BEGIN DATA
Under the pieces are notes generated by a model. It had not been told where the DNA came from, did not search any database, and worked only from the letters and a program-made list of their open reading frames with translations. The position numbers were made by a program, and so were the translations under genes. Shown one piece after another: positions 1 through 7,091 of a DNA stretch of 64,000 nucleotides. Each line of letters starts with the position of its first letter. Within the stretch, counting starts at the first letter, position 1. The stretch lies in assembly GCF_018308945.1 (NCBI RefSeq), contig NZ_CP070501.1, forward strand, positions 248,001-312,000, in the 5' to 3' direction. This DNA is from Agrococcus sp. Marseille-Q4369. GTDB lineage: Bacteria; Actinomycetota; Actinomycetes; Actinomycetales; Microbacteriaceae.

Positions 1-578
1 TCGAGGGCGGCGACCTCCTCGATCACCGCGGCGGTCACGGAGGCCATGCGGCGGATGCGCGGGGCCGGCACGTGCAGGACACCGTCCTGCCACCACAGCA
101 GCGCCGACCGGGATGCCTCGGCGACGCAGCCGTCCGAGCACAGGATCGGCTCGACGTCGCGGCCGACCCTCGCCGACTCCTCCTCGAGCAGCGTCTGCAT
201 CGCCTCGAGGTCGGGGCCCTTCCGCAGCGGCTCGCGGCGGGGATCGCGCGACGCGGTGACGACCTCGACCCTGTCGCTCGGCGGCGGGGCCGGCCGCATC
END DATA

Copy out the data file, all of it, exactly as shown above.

Under the pieces are notes generated by a model. It had not been told where the DNA came from, did not search any database, and worked only from the letters and a program-made list of their open reading frames with translations. The position numbers were made by a program, and so were the translations under genes. Shown one piece after another: positions 1 through 7,091 of a DNA stretch of 64,000 nucleotides. Each line of letters starts with the position of its first letter. Within the stretch, counting starts at the first letter, position 1. The stretch lies in assembly GCF_018308945.1 (NCBI RefSeq), contig NZ_CP070501.1, forward strand, positions 248,001-312,000, in the 5' to 3' direction. This DNA is from Agrococcus sp. Marseille-Q4369. GTDB lineage: Bacteria; Actinomycetota; Actinomycetes; Actinomycetales; Microbacteriaceae.

Positions 1-578
1 TCGAGGGCGGCGACCTCCTCGATCACCGCGGCGGTCACGGAGGCCATGCGGCGGATGCGCGGGGCCGGCACGTGCAGGACACCGTCCTGCCACCACAGCA
101 GCGCCGACCGGGATGCCTCGGCGACGCAGCCGTCCGAGCACAGGATCGGCTCGACGTCGCGGCCGACCCTCGCCGACTCCTCCTCGAGCAGCGTCTGCAT
201 CGCCTCGAGGTCGGGGCCCTTCCGCAGCGGCTCGCGGCGGGGATCGCGCGACGCGGTGACGACCTCGACCCTGTCGCTCGGCGGCGGGGCCGGCCGCATC